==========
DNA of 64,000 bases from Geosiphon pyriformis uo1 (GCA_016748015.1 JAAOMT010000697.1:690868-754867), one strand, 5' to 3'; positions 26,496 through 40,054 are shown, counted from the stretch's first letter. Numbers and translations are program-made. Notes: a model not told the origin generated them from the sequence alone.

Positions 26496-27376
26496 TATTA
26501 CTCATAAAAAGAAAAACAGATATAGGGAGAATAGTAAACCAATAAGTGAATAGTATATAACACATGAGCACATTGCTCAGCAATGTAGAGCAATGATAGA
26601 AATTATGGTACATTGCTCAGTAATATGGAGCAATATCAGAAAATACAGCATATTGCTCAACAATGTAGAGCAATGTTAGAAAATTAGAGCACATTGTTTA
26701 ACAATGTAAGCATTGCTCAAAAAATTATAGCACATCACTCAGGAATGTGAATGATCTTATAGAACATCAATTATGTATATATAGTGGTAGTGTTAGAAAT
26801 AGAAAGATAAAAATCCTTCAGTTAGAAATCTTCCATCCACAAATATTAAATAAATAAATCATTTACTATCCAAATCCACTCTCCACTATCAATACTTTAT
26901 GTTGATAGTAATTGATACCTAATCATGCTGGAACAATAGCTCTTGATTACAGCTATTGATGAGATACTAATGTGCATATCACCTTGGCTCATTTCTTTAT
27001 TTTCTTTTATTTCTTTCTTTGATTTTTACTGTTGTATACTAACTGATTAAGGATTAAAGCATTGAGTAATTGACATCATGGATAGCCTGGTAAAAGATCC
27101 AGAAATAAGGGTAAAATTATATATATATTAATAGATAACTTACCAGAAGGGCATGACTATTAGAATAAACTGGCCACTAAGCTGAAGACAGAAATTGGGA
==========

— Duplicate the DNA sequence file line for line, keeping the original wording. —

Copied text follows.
DNA of 64,000 bases from Geosiphon pyriformis uo1 (GCA_016748015.1 JAAOMT010000697.1:690868-754867), one strand, 5' to 3'; positions 26,496 through 40,054 are shown, counted from the stretch's first letter. Numbers and translations are program-made. Notes: a model not told the origin generated them from the sequence alone.

Positions 26496-27376
26496 TATTA
26501 CTCATAAAAAGAAAAACAGATATAGGGAGAATAGTAAACCAATAAGTGAATAGTATATAACACATGAGCACATTGCTCAGCAATGTAGAGCAATGATAGA
26601 AATTATGGTACATTGCTCAGTAATATGGAGCAATATCAGAAAATACAGCATATTGCTCAACAATGTAGAGCAATGTTAGAAAATTAGAGCACATTGTTTA
26701 ACAATGTAAGCATTGCTCAAAAAATTATAGCACATCACTCAGGAATGTGAATGATCTTATAGAACATCAATTATGTATATATAGTGGTAGTGTTAGAAAT
26801 AGAAAGATAAAAATCCTTCAGTTAGAAATCTTCCATCCACAAATATTAAATAAATAAATCATTTACTATCCAAATCCACTCTCCACTATCAATACTTTAT
26901 GTTGATAGTAATTGATACCTAATCATGCTGGAACAATAGCTCTTGATTACAGCTATTGATGAGATACTAATGTGCATATCACCTTGGCTCATTTCTTTAT
27001 TTTCTTTTATTTCTTTCTTTGATTTTTACTGTTGTATACTAACTGATTAAGGATTAAAGCATTGAGTAATTGACATCATGGATAGCCTGGTAAAAGATCC
27101 AGAAATAAGGGTAAAATTATATATATATTAATAGATAACTTACCAGAAGGGCATGACTATTAGAATAAACTGGCCACTAAGCTGAAGACAGAAATTGGGA